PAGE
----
“I think we’re really proud of the new CD because we really wanted it to sound pissed-off and convey those types of emotions, and I think that really comes across on these songs,” Westfall says. “We wanted to write something that felt really real and raw.”
Speaking of raw, when asked if the band has any memorable tattoo stories, Skaff harks back to the aforementioned experience last year when Beasley was trying to ink mind-boggling amounts of limbs during a two-week-long session on the road. “We were in San Diego playing at Soma, and I decided to get tattooed right before playing a show because that was the only time I had available,” he recalls. “So I sat for six hours and got inked from my shoulder down to the middle portion of my forearm. We got the outline and half the shading done, and then [Beasley] put Vaseline all over it, cleaned it off, and I played a show.” While Skaff says he was running so high on adrenaline during the gig he didn’t feel the pain, he admits he definitely felt something after the show. When asked if he recommends this experience to anyone else he says, “absolutely not,” with a laugh.
Westfall, who is such a hardcore Blink-182 fan that he proudly sports the band’s name across his knuckles, has a similar anecdote about getting tattooed on the 2009 Vans Warped Tour. “We were in San Francisco and Oliver Peck was out tattooing, but he was really booked up so I came up to him and told him what I wanted and he said, ‘Maybe I can fit you in now.’ He drew up a gypsy head with a nurse hat and a banner that said Mom because my mom’s a nurse. He had a dollar-sized tattoo designed and tattooed on my left leg in less than an hour,” Westfall says, almost as if he can’t believe it himself. “I’d say it was pretty insane.”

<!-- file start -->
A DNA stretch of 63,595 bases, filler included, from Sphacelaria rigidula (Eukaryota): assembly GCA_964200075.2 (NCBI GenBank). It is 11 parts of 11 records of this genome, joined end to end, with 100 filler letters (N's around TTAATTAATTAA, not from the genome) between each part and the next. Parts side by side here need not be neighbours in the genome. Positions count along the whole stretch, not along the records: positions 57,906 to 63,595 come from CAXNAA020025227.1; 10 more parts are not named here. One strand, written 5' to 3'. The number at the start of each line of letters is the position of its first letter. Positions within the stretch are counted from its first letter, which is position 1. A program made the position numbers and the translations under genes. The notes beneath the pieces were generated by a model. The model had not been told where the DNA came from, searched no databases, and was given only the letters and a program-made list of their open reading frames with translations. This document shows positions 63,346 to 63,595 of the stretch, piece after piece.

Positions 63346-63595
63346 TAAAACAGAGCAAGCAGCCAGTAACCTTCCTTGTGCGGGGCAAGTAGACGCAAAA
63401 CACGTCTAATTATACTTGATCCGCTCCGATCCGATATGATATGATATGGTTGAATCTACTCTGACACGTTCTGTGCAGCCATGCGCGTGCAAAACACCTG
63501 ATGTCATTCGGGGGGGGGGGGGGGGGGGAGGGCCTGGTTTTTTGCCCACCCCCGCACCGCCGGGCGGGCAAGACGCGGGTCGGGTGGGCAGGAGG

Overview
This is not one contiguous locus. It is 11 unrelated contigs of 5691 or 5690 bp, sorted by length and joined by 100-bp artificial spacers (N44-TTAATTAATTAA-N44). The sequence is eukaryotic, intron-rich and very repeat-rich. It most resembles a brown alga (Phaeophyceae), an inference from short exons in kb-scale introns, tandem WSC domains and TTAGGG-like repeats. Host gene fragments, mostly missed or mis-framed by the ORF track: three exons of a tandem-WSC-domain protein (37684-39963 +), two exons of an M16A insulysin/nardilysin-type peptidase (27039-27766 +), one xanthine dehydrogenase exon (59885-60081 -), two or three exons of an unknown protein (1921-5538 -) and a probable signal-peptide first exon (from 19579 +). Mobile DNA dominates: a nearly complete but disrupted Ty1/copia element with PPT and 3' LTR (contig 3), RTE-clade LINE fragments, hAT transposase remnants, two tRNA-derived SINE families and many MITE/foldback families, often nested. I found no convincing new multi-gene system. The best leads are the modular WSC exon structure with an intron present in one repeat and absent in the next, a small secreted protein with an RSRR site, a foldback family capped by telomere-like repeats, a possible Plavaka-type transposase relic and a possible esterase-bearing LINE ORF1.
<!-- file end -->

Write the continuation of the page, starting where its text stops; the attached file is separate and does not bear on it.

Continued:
When A Day to Remember is back home, the guys frequent shops like Ocala Tattoo & Piercing and Crawling Panther Tattoo, as well as Beasley’s shop, but spending free time in Florida hasn’t been a common occurrence lately. “We chose to tour this much because that’s really the reason we wanted to be in a band to begin with,” Skaff says. “We didn’t get into this to make music videos and win awards and be millionaires. We just wanted to play shows, have a good time with people, and form a connection.”
Having performed alongside everyone from death-metal-influenced acts like The Devil Wears Prada to pop-oriented icons like New Found Glory, A Day to Remember wears their individuality as a badge of honor. “Usually when we go on tour everyone either thinks we’re too heavy or we’re not heavy enough, but we think the fact that we don’t fit in amongst a bunch of people who don’t conform to regular society has helped us in the long run,” Skaff says, adding that the band would rather burn out than stagnate.
“You either learn to swim or drown,” Skaff summarizes when asked how A Day to Remember has remained so driven for nearly a decade. “If you don’t keep up you’re going to get left behind because the world’s not going to wait for you.”